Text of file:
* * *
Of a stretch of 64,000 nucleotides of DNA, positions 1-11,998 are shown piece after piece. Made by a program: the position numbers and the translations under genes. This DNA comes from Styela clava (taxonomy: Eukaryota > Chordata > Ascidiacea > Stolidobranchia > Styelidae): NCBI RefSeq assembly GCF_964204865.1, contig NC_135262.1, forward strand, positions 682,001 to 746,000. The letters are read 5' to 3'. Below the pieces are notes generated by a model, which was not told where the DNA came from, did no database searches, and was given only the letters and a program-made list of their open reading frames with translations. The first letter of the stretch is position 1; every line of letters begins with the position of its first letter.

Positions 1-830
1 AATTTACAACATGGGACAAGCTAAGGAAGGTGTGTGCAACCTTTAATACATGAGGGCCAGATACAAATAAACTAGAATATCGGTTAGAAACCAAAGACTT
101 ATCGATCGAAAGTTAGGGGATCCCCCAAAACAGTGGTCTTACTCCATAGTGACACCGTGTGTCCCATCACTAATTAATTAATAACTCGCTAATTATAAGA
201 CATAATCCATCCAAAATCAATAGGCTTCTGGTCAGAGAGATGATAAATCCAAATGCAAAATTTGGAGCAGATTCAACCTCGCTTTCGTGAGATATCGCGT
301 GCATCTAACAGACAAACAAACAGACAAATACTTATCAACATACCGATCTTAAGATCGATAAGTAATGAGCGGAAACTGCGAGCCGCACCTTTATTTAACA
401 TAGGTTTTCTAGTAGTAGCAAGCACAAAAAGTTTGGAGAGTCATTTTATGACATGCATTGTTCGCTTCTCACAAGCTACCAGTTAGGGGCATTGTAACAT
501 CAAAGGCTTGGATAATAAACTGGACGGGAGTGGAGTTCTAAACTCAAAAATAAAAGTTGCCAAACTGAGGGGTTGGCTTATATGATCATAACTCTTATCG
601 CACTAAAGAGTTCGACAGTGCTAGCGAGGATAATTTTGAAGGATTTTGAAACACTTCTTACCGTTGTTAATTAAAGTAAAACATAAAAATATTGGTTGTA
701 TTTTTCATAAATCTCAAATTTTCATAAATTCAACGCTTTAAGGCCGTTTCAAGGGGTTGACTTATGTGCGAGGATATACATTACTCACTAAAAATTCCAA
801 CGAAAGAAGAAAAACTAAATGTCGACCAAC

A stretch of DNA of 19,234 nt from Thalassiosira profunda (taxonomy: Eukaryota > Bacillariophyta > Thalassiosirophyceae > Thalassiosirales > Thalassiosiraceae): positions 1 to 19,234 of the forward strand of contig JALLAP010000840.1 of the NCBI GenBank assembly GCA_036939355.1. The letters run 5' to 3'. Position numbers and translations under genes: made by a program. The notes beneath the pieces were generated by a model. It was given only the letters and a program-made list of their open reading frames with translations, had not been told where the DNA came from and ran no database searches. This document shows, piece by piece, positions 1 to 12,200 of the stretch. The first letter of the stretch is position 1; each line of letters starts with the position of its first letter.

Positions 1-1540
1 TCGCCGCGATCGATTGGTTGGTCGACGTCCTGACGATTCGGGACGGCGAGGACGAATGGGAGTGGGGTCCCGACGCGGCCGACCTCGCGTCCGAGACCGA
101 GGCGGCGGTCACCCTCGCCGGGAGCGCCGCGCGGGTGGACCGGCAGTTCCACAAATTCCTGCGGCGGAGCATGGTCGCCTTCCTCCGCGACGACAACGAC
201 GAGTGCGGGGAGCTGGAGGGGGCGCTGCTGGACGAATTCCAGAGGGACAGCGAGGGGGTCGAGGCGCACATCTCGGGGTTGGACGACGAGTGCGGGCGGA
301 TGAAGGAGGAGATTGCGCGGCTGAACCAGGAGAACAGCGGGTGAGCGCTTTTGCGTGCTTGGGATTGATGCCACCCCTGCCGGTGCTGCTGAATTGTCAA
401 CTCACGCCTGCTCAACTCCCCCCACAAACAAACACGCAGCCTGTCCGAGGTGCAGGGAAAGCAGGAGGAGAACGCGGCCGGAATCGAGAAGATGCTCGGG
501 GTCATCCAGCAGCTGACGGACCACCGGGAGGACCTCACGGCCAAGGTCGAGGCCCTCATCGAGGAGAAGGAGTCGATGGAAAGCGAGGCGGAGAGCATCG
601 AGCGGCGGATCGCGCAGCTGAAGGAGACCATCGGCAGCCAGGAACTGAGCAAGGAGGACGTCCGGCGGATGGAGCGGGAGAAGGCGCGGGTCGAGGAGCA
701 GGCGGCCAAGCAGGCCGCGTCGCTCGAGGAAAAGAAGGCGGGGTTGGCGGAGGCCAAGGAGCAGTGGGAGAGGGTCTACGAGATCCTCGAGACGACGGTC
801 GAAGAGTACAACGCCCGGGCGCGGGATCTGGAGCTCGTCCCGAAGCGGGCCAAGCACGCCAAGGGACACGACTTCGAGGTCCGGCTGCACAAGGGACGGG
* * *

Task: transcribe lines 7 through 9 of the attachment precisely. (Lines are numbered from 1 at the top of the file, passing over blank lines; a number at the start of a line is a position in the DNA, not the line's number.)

401 TAGGTTTTCTAGTAGTAGCAAGCACAAAAAGTTTGGAGAGTCATTTTATGACATGCATTGTTCGCTTCTCACAAGCTACCAGTTAGGGGCATTGTAACAT
501 CAAAGGCTTGGATAATAAACTGGACGGGAGTGGAGTTCTAAACTCAAAAATAAAAGTTGCCAAACTGAGGGGTTGGCTTATATGATCATAACTCTTATCG
601 CACTAAAGAGTTCGACAGTGCTAGCGAGGATAATTTTGAAGGATTTTGAAACACTTCTTACCGTTGTTAATTAAAGTAAAACATAAAAATATTGGTTGTA